Awesome teachers across the country are still losing their jobs because they’re queer. It’s a particular issue at religious schools, so the Human Rights Campaign has cooked up a little scheme to try and fix it — they’re sending a letter to Pope Francis to ask him to stop firing all his good teachers.
Technically, the letter goes to the Holy See, which is the governing body in the Vatican. The Holy See will then communicate HRC’s message to Pope Francis, who will (hopefully) take a second to consider it.
Schools across the country (most recently Cincinnati and Oakland) have dismissed great teachers for their involvement with the “homosexual lifestyle” (ugh). The problem is so bad, some have even been straight — Molly Shumate, a Catholic school teacher whose son is gay, resigned in protest over the policy requiring that she reject her own kid.
Here’s an excerpt from the HRC’s letter to the Holy See:
We have devoted years, some olif us even decades, to serving our communities as teachers, leaders and role models. We have made a conscious choice to work within the Catholic Church because we strongly believe that a Catholic education prepares our young people to be responsible citizens, men and women for others. For each and every one of us, our employment was far more than just a job – it was a reflection of core Catholic values.
It goes on:
After each termination, school and Church officials have told us we violate Catholic Church teachings on homosexuality. Yet, such directives have not only caused great harm to our families, but also contradict your pastoral priority for the Church to reflect the beauty of God in ways that attract and entice rather than alienate.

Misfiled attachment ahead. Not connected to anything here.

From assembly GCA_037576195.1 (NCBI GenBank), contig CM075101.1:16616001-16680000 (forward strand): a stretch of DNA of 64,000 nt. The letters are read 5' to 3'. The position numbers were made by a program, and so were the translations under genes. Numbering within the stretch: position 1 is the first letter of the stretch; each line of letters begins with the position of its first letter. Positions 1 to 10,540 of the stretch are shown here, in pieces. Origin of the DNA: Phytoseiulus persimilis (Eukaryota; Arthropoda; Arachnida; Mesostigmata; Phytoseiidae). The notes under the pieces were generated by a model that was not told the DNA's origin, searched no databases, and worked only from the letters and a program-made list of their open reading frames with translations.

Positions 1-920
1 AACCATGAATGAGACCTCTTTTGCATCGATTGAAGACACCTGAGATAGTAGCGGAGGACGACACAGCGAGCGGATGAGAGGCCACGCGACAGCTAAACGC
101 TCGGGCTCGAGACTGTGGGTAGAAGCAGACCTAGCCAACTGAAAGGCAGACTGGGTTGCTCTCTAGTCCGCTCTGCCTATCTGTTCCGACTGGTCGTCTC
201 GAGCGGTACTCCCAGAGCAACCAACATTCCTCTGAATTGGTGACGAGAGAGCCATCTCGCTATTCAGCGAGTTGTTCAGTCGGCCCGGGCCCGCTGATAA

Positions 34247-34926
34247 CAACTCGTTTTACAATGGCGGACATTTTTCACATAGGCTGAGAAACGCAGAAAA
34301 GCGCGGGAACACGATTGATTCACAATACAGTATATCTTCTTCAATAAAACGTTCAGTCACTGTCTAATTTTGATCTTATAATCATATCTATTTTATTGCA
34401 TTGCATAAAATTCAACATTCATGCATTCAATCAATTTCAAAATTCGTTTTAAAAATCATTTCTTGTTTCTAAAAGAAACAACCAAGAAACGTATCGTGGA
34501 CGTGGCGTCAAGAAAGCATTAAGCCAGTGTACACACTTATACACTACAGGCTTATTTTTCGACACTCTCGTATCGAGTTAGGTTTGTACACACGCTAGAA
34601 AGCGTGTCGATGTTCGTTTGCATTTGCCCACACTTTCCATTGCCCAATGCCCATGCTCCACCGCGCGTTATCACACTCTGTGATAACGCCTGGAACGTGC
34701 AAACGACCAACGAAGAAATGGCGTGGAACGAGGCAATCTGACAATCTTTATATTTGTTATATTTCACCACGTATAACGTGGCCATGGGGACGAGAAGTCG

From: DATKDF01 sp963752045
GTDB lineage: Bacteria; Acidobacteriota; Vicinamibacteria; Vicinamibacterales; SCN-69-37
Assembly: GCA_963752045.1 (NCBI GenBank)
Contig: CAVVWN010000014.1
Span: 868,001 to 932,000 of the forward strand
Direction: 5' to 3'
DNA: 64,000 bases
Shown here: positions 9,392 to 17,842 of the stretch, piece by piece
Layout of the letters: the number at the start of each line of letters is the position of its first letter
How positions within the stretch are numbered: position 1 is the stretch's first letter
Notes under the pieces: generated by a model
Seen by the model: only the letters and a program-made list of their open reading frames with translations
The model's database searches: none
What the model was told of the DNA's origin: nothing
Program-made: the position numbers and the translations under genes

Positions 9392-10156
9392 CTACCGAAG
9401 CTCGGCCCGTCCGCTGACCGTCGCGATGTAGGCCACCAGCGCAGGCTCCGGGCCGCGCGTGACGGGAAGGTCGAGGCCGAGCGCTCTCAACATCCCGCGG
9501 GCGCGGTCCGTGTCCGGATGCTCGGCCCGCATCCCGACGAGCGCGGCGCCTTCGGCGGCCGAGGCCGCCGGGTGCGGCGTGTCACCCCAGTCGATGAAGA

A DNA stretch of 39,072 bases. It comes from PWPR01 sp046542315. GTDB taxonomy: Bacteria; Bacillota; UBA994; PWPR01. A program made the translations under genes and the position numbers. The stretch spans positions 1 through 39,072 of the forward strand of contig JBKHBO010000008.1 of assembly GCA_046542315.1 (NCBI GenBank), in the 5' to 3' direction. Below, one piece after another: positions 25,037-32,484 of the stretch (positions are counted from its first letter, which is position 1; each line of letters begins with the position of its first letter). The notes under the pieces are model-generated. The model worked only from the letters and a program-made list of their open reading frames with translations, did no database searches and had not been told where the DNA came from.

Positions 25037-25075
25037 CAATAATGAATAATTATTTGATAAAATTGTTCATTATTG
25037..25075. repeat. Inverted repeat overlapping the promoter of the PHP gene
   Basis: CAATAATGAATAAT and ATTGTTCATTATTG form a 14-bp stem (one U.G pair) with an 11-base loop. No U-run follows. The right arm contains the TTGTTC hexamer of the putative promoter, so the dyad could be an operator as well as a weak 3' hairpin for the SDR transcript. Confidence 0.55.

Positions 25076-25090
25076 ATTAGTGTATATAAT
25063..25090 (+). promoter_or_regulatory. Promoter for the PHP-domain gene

That’s hitting the Church where it’s vulnerable: that “entice rather than alienate” certainly calls to mind that the Church is shedding young people at an incredible rate. Church officials know that their attitudes on topics like LGBT equality are partially to blame for dwindling membership.
We ask for a Papal audience with our families, so that you may hear our personal stories firsthand and see the impact the Church’s actions have had on us all.
Does this actually have a chance of working? Eh, maybe, who knows. Pope Francis certainly has been open to meeting with unexpected people. But even if this letter is ignored by the Pope, it’ll certainly make the rounds in American religious circles.
And that’s where lines like “entice rather than alienate” might have the most impact. Sure is a nice religion you got there, would be a shame if everyone kept leaving it.
With two big movies coming out in 2014, a broadway hit, and that cover of Rolling Stone, Neil Patrick Harris is definitely on a roll this year, but even the mighty have to eat a bit of humble pie every once in a while.
In an interview with Michael Musto, Harris shared an anecdote from the set of one of those big movies, the forthcoming A Million Ways To Die In The West. After Musto mentioned how funny he thought Harris is in the flick, his reaction was far from assured:
“Am I? I was chastised for not being funny. I won’t tell you by whom.”
Of course NPH can’t name names, but our money’s on director/star Seth MacFarlane. Musto then commented incredulously about having to assure a “world class star” that he’s funny in his latest film, and is shocked by NPH’s “vulnerability.”